Planet of The Dead is simply odd and can't really decide what it wants to be. It clearly pays more than passing homage to The Flight Of The Phoenix , but then uses Lee Evans to provide some odd (but not unwelcome) comic relief. There are plot holes aplenty but, once again, the performances are uniformly excellent. And I include the much-derided Michelle Ryan here, who is actually rather spiffy. True, Christina de Souza is a barely concealed Lara Croft clone, but Ryan does her work deftly and provides a nicely sardonic foil to Tennant. It is also in this episode where we start to get some small clues about ten's future and his eventual demise, "he will knock four times", in amongst the Doctor's rhapsodising over the minutiae of average lives that have become as much an RTD writing trope as those of Tarantino or Kevin Smith. Fun but ultimately lightweight.
Then we hit Waters of Mars, which is quite clearly the pick of the bunch here. The claustrophobia and the Doctor's crushing realisation of where and when he is is quite beautifully made flesh. And Lindsay Duncan is quite, quite fabulous. It's not all perfect, though. That bloody robot, Gadget, does grate but does have a part to play (however credibility there is stretched). However, in the last 10 minutes it gets even better, with the Doctor's latest meddling resulting in an unexpected and messy conclusion. Of course it also serves to immediately rein in The Doctor's burgeoning monomania: however much he tries, some things just are not fated to be changed, because 'little people' get in the way. This little passage was probably the most shocking one of these specials and shows that Davies' instincts for good dialogue and characterisation are still very strong indeed when he does get it right.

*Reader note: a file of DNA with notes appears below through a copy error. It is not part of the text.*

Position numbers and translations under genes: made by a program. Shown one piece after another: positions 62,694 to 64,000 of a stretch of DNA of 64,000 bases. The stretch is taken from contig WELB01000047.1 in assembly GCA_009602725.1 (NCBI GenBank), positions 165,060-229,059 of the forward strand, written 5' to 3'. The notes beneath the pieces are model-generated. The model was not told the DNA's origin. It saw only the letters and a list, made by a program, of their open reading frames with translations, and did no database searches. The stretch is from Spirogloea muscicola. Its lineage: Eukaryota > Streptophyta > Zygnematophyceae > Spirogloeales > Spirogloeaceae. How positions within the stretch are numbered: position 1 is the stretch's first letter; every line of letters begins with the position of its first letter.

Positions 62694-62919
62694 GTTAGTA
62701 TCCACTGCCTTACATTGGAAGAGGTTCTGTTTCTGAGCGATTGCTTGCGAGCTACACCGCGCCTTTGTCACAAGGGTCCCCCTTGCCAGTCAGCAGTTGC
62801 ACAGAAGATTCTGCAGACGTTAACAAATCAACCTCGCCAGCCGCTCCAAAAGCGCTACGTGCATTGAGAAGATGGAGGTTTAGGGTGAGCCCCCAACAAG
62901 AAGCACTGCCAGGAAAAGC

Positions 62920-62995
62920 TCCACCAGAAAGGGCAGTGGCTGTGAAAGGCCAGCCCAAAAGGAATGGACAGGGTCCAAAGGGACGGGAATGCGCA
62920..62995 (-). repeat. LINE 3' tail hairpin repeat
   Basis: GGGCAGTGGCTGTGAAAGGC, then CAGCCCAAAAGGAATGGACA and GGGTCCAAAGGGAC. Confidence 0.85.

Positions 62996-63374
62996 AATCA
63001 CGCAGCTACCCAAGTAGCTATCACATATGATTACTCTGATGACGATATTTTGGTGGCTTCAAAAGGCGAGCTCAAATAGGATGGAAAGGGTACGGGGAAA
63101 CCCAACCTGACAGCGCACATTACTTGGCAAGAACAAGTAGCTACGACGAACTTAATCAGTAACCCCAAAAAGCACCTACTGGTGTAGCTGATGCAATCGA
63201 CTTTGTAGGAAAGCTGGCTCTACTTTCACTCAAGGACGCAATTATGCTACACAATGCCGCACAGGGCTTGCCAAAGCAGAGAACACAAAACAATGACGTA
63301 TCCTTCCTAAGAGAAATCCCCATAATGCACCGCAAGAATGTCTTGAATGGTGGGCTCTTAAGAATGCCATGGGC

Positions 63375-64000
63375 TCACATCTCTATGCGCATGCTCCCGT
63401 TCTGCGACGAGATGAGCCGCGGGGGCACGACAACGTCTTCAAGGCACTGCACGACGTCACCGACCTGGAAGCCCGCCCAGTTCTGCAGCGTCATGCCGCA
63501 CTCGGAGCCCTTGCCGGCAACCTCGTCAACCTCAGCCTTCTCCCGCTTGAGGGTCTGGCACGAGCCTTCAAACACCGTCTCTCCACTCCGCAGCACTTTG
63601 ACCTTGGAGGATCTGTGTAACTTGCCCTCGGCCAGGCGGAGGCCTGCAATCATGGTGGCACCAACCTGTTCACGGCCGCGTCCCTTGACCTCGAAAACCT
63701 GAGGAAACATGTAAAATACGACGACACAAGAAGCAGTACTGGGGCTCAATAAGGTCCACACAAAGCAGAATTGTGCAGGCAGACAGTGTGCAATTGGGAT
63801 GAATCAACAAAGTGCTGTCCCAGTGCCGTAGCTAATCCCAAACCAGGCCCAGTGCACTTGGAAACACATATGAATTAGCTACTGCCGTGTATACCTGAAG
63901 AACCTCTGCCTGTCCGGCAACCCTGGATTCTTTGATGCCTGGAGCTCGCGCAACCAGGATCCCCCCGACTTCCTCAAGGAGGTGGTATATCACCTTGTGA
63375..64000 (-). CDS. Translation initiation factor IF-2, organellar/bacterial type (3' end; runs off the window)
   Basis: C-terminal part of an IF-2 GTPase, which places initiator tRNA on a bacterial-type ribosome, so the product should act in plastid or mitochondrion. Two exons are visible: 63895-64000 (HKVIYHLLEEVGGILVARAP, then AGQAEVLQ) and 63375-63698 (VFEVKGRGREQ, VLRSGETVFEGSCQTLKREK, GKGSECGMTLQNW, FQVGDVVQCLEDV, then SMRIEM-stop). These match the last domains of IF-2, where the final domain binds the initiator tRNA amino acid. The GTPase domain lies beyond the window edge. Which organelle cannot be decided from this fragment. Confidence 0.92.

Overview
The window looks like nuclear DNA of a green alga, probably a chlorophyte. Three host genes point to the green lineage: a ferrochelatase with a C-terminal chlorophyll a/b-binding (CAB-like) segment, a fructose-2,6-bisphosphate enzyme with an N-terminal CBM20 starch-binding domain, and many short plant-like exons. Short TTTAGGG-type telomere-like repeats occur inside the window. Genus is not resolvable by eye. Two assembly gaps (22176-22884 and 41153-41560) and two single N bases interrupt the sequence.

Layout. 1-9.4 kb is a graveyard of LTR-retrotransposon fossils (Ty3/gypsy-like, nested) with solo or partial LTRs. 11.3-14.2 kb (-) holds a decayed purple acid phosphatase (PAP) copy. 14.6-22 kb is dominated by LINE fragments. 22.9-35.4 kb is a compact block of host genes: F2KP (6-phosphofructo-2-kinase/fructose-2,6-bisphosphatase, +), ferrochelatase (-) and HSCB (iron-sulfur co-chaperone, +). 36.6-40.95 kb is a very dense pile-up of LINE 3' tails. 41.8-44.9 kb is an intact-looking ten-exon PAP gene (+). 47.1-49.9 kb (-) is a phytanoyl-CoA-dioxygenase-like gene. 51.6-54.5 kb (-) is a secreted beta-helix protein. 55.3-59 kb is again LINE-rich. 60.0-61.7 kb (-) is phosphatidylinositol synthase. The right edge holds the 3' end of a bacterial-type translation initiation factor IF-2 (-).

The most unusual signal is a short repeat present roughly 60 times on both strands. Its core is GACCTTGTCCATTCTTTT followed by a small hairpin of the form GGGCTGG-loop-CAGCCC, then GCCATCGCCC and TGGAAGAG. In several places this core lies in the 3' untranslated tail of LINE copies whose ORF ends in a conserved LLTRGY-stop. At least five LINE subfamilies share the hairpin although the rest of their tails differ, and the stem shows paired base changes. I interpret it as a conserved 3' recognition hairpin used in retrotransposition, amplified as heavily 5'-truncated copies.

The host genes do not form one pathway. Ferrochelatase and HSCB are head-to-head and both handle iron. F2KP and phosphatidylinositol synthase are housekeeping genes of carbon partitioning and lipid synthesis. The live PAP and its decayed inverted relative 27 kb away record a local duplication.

Given the hype and the kitchen sink being thrown at the series 4 finale, it was fair to assume that the final two part adventure that ends Tennant's time as the Doctor was not going to be an understated affair. As a result there were lots of things in The End of Time to love: John Simm's increasingly unhinged Master; the rather tender interactions between Ten and (undoubted national treasure) Bernard Cribbins' Wilf. And then there was Timothy Dalton and the increasingly complex and twisty plot (but once again shot through with holes - if Gallifrey was indeed timelocked, just how could they get that White Point Star out of the lock? Hmmm). And this was the central problem of the last story: RTD's insistence on continually gilding the narrative lily, including the last 15 minutes of the second part. I simply thought Tennant's regen sequence was way too long and way too self-indulgent. If he'd pared things down to the Sarah-Jane segment, Donna's wedding then Rose he may have got away with it. As it was the Jack and Mickey/Martha inserts felt a bit arbitrary and bolted on. It partially spoiled what could have been pitch perfect.
But, the first few seconds of XI look really rather promising: "Chin - blimey!"
I think that these specials ultimately show that RT has made the right decision. There is a danger that to stay any longer would have seen the creative well run dry. As it is, I think he just about gets away with it, and leaves Steve Moffat a blank canvas to work form. I'm looking forward to it already.
As ever, with the annual Who releases, the series extras are compendious and worth splashing the cash for: stripped back Confidential episodes, commentaries and video diaries all help to fill out the already good material.